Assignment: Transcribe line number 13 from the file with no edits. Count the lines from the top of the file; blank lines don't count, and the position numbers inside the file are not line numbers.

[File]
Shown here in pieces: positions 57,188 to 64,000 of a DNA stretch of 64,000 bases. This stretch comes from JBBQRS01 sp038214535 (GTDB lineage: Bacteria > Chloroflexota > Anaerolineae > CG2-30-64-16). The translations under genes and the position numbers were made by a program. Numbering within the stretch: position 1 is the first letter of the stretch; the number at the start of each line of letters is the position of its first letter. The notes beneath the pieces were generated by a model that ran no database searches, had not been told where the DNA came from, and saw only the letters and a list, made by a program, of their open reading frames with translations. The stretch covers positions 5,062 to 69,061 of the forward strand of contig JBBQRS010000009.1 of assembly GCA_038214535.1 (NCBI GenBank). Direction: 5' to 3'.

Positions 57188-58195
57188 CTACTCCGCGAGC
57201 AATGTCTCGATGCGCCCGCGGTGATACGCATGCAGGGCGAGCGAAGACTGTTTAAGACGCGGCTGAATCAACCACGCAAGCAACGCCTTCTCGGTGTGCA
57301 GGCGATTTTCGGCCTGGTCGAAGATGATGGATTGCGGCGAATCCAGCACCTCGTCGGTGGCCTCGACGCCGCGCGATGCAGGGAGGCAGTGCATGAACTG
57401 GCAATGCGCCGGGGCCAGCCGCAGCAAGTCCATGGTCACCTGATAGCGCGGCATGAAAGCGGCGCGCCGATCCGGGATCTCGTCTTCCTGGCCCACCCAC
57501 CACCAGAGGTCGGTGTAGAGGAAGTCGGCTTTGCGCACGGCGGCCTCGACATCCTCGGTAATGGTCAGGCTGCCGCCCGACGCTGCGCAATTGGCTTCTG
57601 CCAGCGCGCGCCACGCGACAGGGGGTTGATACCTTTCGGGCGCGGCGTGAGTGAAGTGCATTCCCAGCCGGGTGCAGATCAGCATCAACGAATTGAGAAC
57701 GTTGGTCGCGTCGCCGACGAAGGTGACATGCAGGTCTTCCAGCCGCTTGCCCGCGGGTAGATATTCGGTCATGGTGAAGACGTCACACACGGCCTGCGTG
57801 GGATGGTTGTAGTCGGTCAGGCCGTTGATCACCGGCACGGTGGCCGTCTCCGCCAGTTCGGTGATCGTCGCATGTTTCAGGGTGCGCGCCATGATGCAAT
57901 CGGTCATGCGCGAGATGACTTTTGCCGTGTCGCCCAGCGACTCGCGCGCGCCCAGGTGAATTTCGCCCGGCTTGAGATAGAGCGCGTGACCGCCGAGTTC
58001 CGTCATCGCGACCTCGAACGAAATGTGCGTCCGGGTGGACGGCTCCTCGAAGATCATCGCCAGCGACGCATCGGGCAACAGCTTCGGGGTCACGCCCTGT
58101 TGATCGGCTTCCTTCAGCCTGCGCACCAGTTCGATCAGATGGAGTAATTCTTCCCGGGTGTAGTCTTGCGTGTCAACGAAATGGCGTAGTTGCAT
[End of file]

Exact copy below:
58101 TGATCGGCTTCCTTCAGCCTGCGCACCAGTTCGATCAGATGGAGTAATTCTTCCCGGGTGTAGTCTTGCGTGTCAACGAAATGGCGTAGTTGCAT